An open-access ‘mini-review’ published in BMC Medicine gives a helpful overview and summary of the latest glioblastoma treatment advances, including the use of genetic biomarkers, immune therapies and personalised treatments. Read more.

Abstract deadlines

First International Meeting on Meningioma
17-18 June 2016
Ontario, Canada
Abstract Submission Deadline: 15 February, 2016 – Click here

17th International Symposium on Pediatric Neuro-Oncology (ISPNO 2016)
12-15 June 2016
Liverpool, United Kingdom
Abstract Submission Deadline: 19 February , 2016Click here

Upcoming conferences and events

Keep up to date with future scientific conferences and events on the IBTA website conferences page here.


CDDF-ITCC-SIOPE 4th Paediatric Oncology Conference
20-21 January 2016
Brussels, Belgium


3rd Immunotherapy of Cancer Conference (ITOC-3)
21-23 March 2016
Munich, Germany

2nd EORTC Cancer Survivorship Summit
31 March-1 April 2016
Brussels, Belgium

If you are aware of a brain tumour-relevant conference - including any patient conferences that we have not yet listed on the IBTA website then please let us know.

IBTA Website
IBTA Website


Who we are

The International Brain Tumour Alliance was established in 2005. It is a network of support, advocacy and information groups representing brain tumour patients and carers in different countries and also includes researchers, scientists, clinicians and allied health professionals who work in the field of brain tumours.
For more information, please visit  


Tell us what you think!

We love to hear from you if you have any news that you would like to share with the IBTA community. Just send us an email:
We will do our best to relay as much information as possible to our subscribers via this monthly newsletter and our website. The selection of e-News entries is at the sole discretion of the editors.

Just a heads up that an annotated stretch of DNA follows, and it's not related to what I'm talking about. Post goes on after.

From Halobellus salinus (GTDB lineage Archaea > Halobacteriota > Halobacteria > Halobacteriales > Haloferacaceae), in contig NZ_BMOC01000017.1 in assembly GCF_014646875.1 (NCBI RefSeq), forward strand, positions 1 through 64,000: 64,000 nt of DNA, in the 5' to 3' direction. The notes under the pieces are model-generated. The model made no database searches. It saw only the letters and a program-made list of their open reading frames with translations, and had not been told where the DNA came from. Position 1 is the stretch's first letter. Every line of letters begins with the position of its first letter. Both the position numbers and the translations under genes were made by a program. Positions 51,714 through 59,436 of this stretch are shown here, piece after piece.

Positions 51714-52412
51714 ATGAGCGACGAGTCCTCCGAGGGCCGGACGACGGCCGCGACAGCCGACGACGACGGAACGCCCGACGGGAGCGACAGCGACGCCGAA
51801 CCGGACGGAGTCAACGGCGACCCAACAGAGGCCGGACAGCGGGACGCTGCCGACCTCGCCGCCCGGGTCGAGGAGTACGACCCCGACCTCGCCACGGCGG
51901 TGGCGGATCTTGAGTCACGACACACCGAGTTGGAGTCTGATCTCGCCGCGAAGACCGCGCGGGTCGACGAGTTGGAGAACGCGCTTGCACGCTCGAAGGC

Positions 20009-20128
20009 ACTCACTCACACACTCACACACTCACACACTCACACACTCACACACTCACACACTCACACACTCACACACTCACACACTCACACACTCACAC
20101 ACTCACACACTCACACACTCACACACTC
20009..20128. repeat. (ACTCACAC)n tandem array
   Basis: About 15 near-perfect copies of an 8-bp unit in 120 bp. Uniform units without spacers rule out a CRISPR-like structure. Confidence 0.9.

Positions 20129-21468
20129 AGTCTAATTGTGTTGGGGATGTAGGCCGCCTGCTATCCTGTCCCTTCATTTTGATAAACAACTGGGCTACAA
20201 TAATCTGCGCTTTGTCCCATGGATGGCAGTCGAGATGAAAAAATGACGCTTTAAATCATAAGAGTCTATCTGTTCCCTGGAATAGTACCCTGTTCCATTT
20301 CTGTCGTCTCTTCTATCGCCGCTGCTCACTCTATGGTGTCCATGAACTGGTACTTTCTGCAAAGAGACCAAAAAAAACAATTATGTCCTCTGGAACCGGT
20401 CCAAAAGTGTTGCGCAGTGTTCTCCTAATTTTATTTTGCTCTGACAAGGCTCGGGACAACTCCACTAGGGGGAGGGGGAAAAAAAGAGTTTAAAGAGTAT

Copyright © 2015 The International Brain Tumour Alliance, All rights reserved.


The International Brain Tumour Alliance (IBTA) makes every effort to be accurate regarding the information contained in this e-News (or in any documents, reports, notes or other material produced for and on behalf of the IBTA to which we provide a link in this e-News).  However, the IBTA accepts no liability for any inaccuracies or omissions herein nor can it accept liability for any loss or damage resulting from any inaccuracy in this information or third party information such as information on websites to which we link. The information contained in this e-News is for educational purposes only and should in no way be taken as a substitute for medical care nor is the information on the IBTA website meant to constitute medical advice or professional services. For medical care and advice, please contact your doctor. Inclusion of clinical trial news does not imply the IBTA’s particular endorsement or not of any trial.

Other websites linked from the IBTA e-News are not under the control of the IBTA. Therefore we take no responsibility for their content. The IBTA has provided these links as a convenience to you and can in no way verify the information, quality, safety or suitability of linked websites.

Any company sponsorship of the IBTA's projects does not imply the IBTA's endorsement of any particular form or forms of therapy, treatment regimen or behaviour. (For further details of our sponsors, please see our Sponsorship Policy).

The views and opinions in the materials included in this e-News may not necessarily be those of the International Brain Tumour Alliance.